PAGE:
way, a veil over all but the result. The vow of destruction and still more in having ever taken this horrible oath, (cherem, anathema, Lev. xxvii. 28, 29) was quite different which involved the butchery of innocent men, and of still from the vow of devotion (neder) and the row of absti. more innocent women and children. In point of fact, nence (corban).

the cherem often broke down under the strain which it (12) They brought them. - It can hardly be placed on men's best feelings (1 Sam. xiv. 45) as well as doubted that the “them ” means the young virgins, on their lower temptations. The guilt of breaking a although the pronoun is masculine (otham), as in verse guilty vow is only the original guilt of ever having made 22. If so, the idiom is like the Greek one in which a it. What the Israelites should have done was not to woman speaking of herself in the plural uses the mas. bathe their hands in more rivers of fraternal blood, but culine (Brief Greek Syntax, p. 61). There is no other to pray to God to forgive the brutal vehemence which trace of this idiom in Hebrew, but we can hardly suppose disgraced a cause originally_righteous, and to have that many Jabesh-Gileadite captives were brought to allowed the remnant of the Benjamites to intermarry Shiloh, and then put to death in cold blood in accordance with them once more. As it was, they were led by with the ban.

ignorance and rashness into several vows which could Unto the camp to Shiloh.—The Israelites, now not be fulfilled without horrible crnelty and bloodshed, that the war with Benjamin was over, appear to have and the fulfilment of which they after all casuistically moved their stationary camp to Shiloh, the normal and evaded, and that at the cost of still more bloodshed. more central seat of the tabernacle at this period (chap. As all these events took place under the guidance of xvii. 31).

Phinehas, they give us a high estimate indeed of the Wives Taken from

JUDGES, XXI.

the Daughters of Shiloh.

that remain, seeing the women are de- en from year, they commanded the children of Benjastroyed out of Benjamin ? (17) And they

min, saying, Go and lie in wait in the said, There must be an inheritance for

vineyards; (21) and see, and, behold, if them that be escaped of Benjamin, that

the daughters of Shiloh come out to a tribe be not destroyed out of Israel.

dance in dances, then come ye out of (18) Howbeit, we may not give them wives - suurisongards the the vineyards, and catch you every man of our daughters : for the children of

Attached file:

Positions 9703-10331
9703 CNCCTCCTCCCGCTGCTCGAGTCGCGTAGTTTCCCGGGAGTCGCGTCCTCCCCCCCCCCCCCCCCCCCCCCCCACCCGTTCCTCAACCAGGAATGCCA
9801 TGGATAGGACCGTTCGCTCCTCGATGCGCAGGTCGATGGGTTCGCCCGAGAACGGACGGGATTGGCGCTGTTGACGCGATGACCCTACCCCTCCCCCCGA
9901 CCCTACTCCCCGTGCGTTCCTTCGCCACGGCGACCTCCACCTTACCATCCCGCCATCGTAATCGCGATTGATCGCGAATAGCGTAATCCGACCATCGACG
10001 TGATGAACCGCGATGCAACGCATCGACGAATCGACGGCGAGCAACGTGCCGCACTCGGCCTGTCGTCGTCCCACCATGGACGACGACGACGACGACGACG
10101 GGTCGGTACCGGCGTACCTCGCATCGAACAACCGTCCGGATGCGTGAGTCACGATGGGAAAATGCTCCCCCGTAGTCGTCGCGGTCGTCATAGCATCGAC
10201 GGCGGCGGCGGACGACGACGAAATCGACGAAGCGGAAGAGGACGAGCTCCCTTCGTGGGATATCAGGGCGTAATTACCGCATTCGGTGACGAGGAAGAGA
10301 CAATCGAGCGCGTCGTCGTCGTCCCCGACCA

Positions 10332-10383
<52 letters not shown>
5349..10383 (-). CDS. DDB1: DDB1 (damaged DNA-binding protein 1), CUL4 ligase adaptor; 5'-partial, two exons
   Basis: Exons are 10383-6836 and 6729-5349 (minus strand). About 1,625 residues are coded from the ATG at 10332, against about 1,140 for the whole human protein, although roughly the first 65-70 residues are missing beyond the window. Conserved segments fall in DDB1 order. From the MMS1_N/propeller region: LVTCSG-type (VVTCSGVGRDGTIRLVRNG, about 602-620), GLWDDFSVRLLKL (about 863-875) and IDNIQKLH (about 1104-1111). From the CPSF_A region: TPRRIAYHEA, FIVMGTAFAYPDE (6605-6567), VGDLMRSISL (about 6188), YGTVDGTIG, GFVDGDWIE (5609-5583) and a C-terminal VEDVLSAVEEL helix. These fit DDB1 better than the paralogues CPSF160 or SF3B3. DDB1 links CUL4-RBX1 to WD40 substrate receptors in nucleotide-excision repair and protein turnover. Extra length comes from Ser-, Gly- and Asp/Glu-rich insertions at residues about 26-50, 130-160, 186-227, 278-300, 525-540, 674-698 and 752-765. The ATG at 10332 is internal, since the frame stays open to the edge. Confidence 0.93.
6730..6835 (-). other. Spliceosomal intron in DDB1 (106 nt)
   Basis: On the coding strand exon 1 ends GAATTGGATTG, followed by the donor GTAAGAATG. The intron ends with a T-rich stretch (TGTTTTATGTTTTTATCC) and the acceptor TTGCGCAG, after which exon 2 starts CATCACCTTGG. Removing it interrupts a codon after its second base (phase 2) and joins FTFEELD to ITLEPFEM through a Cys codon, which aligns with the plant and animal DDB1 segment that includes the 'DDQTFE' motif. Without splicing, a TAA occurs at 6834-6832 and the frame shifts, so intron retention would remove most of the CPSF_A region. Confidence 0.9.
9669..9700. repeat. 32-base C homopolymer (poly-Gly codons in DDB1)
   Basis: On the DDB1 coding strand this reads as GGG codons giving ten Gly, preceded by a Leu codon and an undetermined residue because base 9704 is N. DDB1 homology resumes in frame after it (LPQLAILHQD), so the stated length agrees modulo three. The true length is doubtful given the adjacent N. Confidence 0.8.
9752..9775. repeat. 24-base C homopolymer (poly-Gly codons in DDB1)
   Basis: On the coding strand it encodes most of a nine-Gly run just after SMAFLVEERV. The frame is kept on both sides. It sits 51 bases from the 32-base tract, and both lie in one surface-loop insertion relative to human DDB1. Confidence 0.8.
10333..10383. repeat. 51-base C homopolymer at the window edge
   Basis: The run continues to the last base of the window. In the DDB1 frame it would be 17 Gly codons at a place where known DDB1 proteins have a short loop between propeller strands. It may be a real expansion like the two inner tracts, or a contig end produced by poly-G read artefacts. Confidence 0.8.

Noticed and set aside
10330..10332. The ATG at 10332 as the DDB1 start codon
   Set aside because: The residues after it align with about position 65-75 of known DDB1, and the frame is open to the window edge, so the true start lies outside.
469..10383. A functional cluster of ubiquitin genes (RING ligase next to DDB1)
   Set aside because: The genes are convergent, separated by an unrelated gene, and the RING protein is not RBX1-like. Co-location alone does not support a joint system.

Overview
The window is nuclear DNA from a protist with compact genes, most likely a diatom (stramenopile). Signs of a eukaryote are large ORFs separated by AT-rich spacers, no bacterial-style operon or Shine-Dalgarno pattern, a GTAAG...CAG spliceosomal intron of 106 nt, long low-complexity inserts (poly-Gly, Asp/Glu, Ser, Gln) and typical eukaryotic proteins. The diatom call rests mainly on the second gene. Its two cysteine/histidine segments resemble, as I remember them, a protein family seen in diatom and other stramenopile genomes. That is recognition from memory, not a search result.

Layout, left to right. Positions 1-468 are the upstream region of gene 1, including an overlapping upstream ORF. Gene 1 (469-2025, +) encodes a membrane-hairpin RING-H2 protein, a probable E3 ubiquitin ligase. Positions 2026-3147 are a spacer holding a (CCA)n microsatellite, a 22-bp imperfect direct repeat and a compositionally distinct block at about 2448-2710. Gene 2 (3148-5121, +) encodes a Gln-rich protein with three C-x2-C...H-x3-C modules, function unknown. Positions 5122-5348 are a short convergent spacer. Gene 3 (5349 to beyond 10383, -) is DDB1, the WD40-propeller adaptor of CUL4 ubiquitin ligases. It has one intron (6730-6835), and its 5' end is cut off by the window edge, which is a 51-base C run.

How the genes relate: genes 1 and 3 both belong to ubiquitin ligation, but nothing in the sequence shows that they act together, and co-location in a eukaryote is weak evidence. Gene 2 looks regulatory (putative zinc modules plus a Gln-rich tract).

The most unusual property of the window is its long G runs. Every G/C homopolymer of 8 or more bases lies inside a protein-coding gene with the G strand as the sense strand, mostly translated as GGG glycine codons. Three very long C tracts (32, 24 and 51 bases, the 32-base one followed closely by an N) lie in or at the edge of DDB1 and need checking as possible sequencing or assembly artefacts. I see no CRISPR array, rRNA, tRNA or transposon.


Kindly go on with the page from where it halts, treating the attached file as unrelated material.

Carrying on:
his wife of the daughters of Shiloh, and Israel have sworn, saying, Cursed be he

go to the land of Benjamin. (22) And it that giveth a wife to Benjamin.

shall be, when their fathers or their (19) Then they said, Behold, there is a

brethren come unto us to complain, that feast of the Lord in Shiloh yearly in a

we will say unto them, Be favourable place which is on the north side of Beth

unto them for our sakes : because we el, on the east side of the highway that

reserved not to each man his wife in goeth up from Beth-el to Shechem, and

the war : for ye did not give unto them on the south of Lebonah. (20) Therefore * 07: Gratify us in at this time, that ye should be guilty.

3 Or, on

zeal which was his noblest characteristic (Ps. cvi. 30), interesting description was added, which has alone yet a very low estimate of his state of spiritual insight; enabled us to identify Shiloh in the modern Seilún. and clearly to such a man the fulfilment of Jephthah's South of Lebonah.-Lebonah, now Lubban, is cherem by sacrificing his daughter (see Note on chap. xi. not mentioned elsewhere. 39) would have seemed as nothing compared to the exter- (20) They commanded.-Rather, they gave notice. mination of tribes and of cities, involving the shedding This is the keri or marginal reading of the Hebrew; of rivers of innocent blood. But why should we sup- the kethib, or written text, has the verb in the singular, pose that the grandson of Aaron, in such times as these in which case we must take it impersonally, “ It was -when all was anarchy, idolatry, and restlessness, bidden,” and suppose that some leading personageagainst which he either did not strive or strove most probably Phinehas, the impress of whose character ineffectually-should stand on so much higher a level and reminiscences is observable throughout - is the than his schismatical and semi-idolatrous cousin, the speaker. wandering grandson of Moses ?